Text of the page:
Most of the murals can be found in the Pentagon, Brussels’s city center, with a few sprinkled around the residential suburb of Laeken and the northeast Brussels area of Haren. A long my hike, I find Lucky Luke apprehending a group of bank robbers, Nero in his signature bowtie greeting some birds, and Billy the Cat jaunting along cobblestone streets that look like an extension of the one I’m walking down.
Many of the murals’ settings are designed to look like continuations of the sidewalk itself, and artistic illusions bring the comic heroes right up against reality, as they peek out of illustrated windows and climb the sides of buildings. This trompe l’oeil style somehow makes the artworks understated and eye-catching in equal measure; it’s almost as if the figures, woven into the landscape of the city, count themselves among its residents. In fact, most of them are painted on the sides of buildings rather than directly facing a main street—easy to miss if you happen to be looking down, but unmissable for those in the know.
Adrien Lobet, one of the artists currently at work on new comic murals in Brussels, tells me the pieces are designed to be a marriage between comic art and urban renewal. “The frescoes are often inspired by the neighborhood in which they are going to be painted,” he says. “It is sometimes a mix between trompe l’oeil and comics. They are made like this in order to integrate as well as possible into the urban environment.”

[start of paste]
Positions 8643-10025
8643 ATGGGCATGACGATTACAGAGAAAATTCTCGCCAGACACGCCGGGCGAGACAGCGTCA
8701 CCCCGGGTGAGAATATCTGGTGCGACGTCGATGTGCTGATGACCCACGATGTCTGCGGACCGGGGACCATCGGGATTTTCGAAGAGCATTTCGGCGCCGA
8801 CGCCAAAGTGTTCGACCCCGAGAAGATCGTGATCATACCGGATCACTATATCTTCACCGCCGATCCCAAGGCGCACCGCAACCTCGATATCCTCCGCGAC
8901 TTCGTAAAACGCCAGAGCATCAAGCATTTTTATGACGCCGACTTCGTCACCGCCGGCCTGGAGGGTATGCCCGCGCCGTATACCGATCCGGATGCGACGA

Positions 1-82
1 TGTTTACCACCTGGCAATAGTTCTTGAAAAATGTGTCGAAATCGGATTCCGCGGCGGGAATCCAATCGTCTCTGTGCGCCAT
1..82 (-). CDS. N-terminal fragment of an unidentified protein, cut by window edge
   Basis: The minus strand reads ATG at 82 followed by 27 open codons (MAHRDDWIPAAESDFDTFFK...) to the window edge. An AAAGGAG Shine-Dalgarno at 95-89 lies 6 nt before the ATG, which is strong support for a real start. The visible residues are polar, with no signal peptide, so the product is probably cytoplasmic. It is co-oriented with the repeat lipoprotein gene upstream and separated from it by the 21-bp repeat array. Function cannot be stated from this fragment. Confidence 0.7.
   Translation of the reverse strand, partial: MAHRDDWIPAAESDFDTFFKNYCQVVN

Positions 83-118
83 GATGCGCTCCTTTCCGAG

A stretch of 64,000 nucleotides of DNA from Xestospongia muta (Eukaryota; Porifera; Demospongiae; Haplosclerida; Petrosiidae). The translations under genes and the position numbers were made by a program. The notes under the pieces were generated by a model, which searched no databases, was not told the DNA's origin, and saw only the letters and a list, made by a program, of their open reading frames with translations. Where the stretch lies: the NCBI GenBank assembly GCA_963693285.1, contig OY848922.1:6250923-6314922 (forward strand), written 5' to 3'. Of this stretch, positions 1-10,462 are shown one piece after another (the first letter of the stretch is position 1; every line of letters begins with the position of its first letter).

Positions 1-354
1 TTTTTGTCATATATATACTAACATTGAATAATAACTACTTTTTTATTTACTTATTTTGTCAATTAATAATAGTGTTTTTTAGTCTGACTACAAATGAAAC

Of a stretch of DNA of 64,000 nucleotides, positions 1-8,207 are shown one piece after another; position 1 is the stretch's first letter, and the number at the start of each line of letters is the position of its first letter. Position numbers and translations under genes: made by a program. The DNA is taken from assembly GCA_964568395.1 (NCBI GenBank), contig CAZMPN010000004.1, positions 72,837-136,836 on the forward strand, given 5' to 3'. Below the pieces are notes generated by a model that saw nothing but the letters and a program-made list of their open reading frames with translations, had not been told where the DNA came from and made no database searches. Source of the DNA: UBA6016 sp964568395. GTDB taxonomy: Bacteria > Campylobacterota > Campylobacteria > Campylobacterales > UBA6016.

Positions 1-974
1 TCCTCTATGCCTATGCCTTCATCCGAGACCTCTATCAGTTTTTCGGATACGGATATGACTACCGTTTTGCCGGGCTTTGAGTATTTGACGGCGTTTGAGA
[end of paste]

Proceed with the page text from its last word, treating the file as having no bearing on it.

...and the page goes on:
Lobet works with Urbana, a street art group that the city government commissioned in 2013 to reproduce comic iillustrations on building facades across town.
The organization is also restoring the Comic Book Route’s earliest frescoes, which date back to the ’90s, when they were created in part to spruce up walls left bare by the removal of promotional billboards. “The city of Brussels has waged a firm fight against large advertising posters,” he tells me. “It is in this context that the first comic-strip fresco was produced.”
As the Comic Book Route takes me farther from the city center’s main tourist attractions, I step into quieter corners of Brussels where I might not have otherwise ventured. And although I’m on my first solo trip to Europe, I hardly feel alone with such familiar characters greeting me. In fact, I feel a wave of relief. While I’d once thought that these non-superhero and sometimes non-English comics were just a strange niche interest of mine— meant for quietly harboring, not openly flaunting—I can see now that I’m part of a huge community of enthusiasts.